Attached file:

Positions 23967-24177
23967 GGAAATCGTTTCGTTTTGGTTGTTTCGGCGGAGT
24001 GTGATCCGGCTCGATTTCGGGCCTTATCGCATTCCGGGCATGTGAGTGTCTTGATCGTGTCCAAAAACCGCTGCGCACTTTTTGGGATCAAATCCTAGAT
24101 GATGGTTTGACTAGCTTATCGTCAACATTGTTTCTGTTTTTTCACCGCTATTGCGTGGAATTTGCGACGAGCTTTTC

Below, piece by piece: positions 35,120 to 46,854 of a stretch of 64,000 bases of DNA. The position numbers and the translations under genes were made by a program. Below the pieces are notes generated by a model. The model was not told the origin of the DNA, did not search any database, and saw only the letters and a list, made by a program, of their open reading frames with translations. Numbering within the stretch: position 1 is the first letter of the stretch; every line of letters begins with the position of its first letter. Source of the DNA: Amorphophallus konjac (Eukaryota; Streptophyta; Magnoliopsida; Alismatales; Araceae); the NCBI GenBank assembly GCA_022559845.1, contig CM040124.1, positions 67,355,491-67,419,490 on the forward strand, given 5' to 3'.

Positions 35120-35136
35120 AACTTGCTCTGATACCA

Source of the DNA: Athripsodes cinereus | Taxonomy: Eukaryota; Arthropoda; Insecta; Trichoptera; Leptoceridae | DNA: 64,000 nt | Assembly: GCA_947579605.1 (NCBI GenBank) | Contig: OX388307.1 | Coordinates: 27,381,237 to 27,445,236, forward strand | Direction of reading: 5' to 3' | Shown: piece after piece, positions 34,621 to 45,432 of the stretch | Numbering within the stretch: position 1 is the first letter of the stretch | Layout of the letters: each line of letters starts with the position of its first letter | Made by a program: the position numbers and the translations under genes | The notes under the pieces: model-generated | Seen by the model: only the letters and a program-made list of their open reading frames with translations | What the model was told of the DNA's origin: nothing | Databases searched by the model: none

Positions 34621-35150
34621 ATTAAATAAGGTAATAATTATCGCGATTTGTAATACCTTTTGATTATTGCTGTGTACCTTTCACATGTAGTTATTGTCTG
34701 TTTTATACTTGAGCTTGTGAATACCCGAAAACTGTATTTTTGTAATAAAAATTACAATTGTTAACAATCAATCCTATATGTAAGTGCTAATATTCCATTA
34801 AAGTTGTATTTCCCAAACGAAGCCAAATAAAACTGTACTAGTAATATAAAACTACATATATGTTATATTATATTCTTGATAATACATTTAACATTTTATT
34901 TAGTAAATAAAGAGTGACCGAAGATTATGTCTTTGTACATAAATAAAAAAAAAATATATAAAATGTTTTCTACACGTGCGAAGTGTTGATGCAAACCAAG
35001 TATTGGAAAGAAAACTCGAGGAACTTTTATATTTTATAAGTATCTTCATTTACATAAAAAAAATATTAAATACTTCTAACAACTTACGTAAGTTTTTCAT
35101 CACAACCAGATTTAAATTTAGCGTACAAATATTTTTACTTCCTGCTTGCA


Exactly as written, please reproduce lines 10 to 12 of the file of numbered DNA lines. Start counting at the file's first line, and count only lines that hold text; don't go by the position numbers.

34621 ATTAAATAAGGTAATAATTATCGCGATTTGTAATACCTTTTGATTATTGCTGTGTACCTTTCACATGTAGTTATTGTCTG
34701 TTTTATACTTGAGCTTGTGAATACCCGAAAACTGTATTTTTGTAATAAAAATTACAATTGTTAACAATCAATCCTATATGTAAGTGCTAATATTCCATTA
34801 AAGTTGTATTTCCCAAACGAAGCCAAATAAAACTGTACTAGTAATATAAAACTACATATATGTTATATTATATTCTTGATAATACATTTAACATTTTATT